|Cascades Volcano Observatory, Vancouver, Washington|
|Visit A Volcano|
|Capulin Cinder Cone|
|Capulin Volcano National Monument|
a nearly perfectly-shaped cinder cone, stands more
than 1,200 feet above the surrounding High Plains of northeastern New
Mexico. The volcano is long extinct, and today the forested slopes
provide habitat for mule deer, wild turkey, black bear and other
wildlife. Abundant displays of wildflowers bloom on the mountain
each summer. A 2-mile paved road spiraling to the volcano rim makes
Capulin Volcano one of the most accessible volcanoes in the world.
Trails leading around the rim and to the bottom of the crater allow a
rare opportunity to easily explore a volcano.
Capulin Volcano erupted approximately 60,000 years ago with firework-like "rooster tails" of glowing hot cinders that flew through the air. Lava that flowed from vents located at the volcano's flank covered almost 16 square miles. Although no longer a volcano in action, Capulin Volcano remains a dramatic testament to the volcanic processes that shaped northeastern New Mexico. Capulin Volcano National Monument was established in 1916 to preserve this striking example of a volcanic cinder cone.
The Crater Rim Trail is one mile and the Crater Vent Trail is 0.2 miles. The Lava Flow Trail at the base of the volcano is one mile.
Excerpts courtesy of:
U.S. National Park Service - Capulin Volcano National Monument Website, 1998
Capulin Volcano National Monument,
|"Climb A Volcano"|
Have you ever wanted to walk into a volcano?
Well, Capulin Volcano is one of the few places in the world where you can do that. A 3-kilometer (2-mile) road spirals to the summit, ending at a parking area, where two self-guiding trails begin. One trail, 0.3 kilometers (0.2 miles) long, goes down to the bottom of the crater to the vent and gives you an unusual opportunity to see the inside of a volcanic mountain. The second is the Crater Rim Trail, 1.6 kilometers (1 mile) long, a self-guiding path that follows the rim all the way around. The trail begins with a moderate climb, but once on the rim you will find the going fairly easy until you begin the descent to the parking lot. From the trail, you can also look out over the land through which the "Cimarron Cut-Off" of the Santa Fe Trail passed. During the late-19th century, wagon trains bound for Fort Union traveled this route. The view westward is particularly magnificent. The majestic, snowcapped peaks of the Sangre de Cristo Mountains form a mighty backdrop to the wide expanse of rangeland, broken by volcanic hills and mesas. Be sure to hike both trails. It's not often that you can walk so brazenly in a volcano.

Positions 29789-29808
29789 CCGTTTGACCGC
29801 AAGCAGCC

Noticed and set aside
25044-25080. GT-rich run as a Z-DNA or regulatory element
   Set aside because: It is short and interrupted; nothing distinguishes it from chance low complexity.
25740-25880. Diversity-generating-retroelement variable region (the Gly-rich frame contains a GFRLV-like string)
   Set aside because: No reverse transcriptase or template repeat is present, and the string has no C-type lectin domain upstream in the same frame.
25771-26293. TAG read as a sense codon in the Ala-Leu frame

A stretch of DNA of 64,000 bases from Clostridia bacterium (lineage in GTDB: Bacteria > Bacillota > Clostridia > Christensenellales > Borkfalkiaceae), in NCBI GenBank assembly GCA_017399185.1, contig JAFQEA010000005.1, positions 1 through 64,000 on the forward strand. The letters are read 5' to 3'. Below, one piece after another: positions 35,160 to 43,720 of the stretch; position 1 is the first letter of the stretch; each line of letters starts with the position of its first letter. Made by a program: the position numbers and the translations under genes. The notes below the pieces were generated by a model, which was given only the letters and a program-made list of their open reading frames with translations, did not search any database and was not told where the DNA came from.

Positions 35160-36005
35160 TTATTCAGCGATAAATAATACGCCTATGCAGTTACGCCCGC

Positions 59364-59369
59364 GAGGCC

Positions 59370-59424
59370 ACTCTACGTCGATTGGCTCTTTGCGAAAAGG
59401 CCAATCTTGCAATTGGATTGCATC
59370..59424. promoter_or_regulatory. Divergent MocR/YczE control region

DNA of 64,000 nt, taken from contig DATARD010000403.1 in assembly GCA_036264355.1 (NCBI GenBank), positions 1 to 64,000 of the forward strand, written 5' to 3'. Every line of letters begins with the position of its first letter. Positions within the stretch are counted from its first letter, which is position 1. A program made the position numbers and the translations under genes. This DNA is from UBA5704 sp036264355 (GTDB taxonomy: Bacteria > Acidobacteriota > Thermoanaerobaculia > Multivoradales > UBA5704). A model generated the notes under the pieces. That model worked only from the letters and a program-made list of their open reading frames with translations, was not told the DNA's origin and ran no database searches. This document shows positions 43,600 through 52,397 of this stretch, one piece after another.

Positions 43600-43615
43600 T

U.S. National Park Service Website,
Geology Fieldnotes - Capulin Volcano National
Monument, New Mexico, April 2000
|To Get There|
If traveling by car, the monument is located 33 miles east of
Raton, New Mexico, via U. S. Highway 64/87 and 58
miles west of Clayton, New Mexico, via the same highway.
The park entrance is off New Mexico Highway 325, 3
miles north of the town of Capulin.
Interstate 25 connects Raton with Denver, Colorado, from the north,
and Albuquerque and Santa Fe, New Mexico, from the south.
The Volcano Road, which leads to the rim, is approximately two miles long. Trailers, towed vehicles, bicycles, and pedestrians are prohibited because the road is narrow and has no shoulders. The road is closed after park hours. Snow, ice accumulation, and/or severe thunderstorms can also close the Volcano Road. Current road conditions are available by calling monument headquarters.
-- Excerpts courtesy of: U.S. National Park Service - Capulin Volcano National Monument Website, 1998
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